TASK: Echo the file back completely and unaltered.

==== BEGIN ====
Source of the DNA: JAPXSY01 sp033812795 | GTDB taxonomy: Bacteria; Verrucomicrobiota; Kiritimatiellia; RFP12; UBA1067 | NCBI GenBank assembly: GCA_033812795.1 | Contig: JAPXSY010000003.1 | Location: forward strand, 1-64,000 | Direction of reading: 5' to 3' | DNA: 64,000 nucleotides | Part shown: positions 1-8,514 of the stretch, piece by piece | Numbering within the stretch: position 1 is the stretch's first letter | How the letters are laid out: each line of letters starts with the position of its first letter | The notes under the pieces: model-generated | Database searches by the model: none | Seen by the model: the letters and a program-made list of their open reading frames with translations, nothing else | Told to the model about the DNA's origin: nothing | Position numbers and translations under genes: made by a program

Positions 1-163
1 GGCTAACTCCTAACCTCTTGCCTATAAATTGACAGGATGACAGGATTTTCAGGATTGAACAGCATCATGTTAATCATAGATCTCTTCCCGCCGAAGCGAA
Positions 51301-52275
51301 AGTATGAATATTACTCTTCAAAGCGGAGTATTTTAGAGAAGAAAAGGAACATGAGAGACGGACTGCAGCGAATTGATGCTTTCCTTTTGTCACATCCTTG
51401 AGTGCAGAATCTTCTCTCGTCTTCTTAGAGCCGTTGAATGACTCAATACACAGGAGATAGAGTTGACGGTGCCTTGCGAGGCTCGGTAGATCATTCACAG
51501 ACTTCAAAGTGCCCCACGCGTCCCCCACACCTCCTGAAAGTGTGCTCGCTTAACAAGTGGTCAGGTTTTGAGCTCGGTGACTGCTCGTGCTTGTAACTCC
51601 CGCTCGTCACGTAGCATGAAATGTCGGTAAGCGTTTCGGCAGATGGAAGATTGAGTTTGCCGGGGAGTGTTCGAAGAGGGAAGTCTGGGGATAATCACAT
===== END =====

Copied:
Source of the DNA: JAPXSY01 sp033812795 | GTDB taxonomy: Bacteria; Verrucomicrobiota; Kiritimatiellia; RFP12; UBA1067 | NCBI GenBank assembly: GCA_033812795.1 | Contig: JAPXSY010000003.1 | Location: forward strand, 1-64,000 | Direction of reading: 5' to 3' | DNA: 64,000 nucleotides | Part shown: positions 1-8,514 of the stretch, piece by piece | Numbering within the stretch: position 1 is the stretch's first letter | How the letters are laid out: each line of letters starts with the position of its first letter | The notes under the pieces: model-generated | Database searches by the model: none | Seen by the model: the letters and a program-made list of their open reading frames with translations, nothing else | Told to the model about the DNA's origin: nothing | Position numbers and translations under genes: made by a program

Positions 1-163
1 GGCTAACTCCTAACCTCTTGCCTATAAATTGACAGGATGACAGGATTTTCAGGATTGAACAGCATCATGTTAATCATAGATCTCTTCCCGCCGAAGCGAA
Positions 51301-52275
51301 AGTATGAATATTACTCTTCAAAGCGGAGTATTTTAGAGAAGAAAAGGAACATGAGAGACGGACTGCAGCGAATTGATGCTTTCCTTTTGTCACATCCTTG
51401 AGTGCAGAATCTTCTCTCGTCTTCTTAGAGCCGTTGAATGACTCAATACACAGGAGATAGAGTTGACGGTGCCTTGCGAGGCTCGGTAGATCATTCACAG
51501 ACTTCAAAGTGCCCCACGCGTCCCCCACACCTCCTGAAAGTGTGCTCGCTTAACAAGTGGTCAGGTTTTGAGCTCGGTGACTGCTCGTGCTTGTAACTCC
51601 CGCTCGTCACGTAGCATGAAATGTCGGTAAGCGTTTCGGCAGATGGAAGATTGAGTTTGCCGGGGAGTGTTCGAAGAGGGAAGTCTGGGGATAATCACAT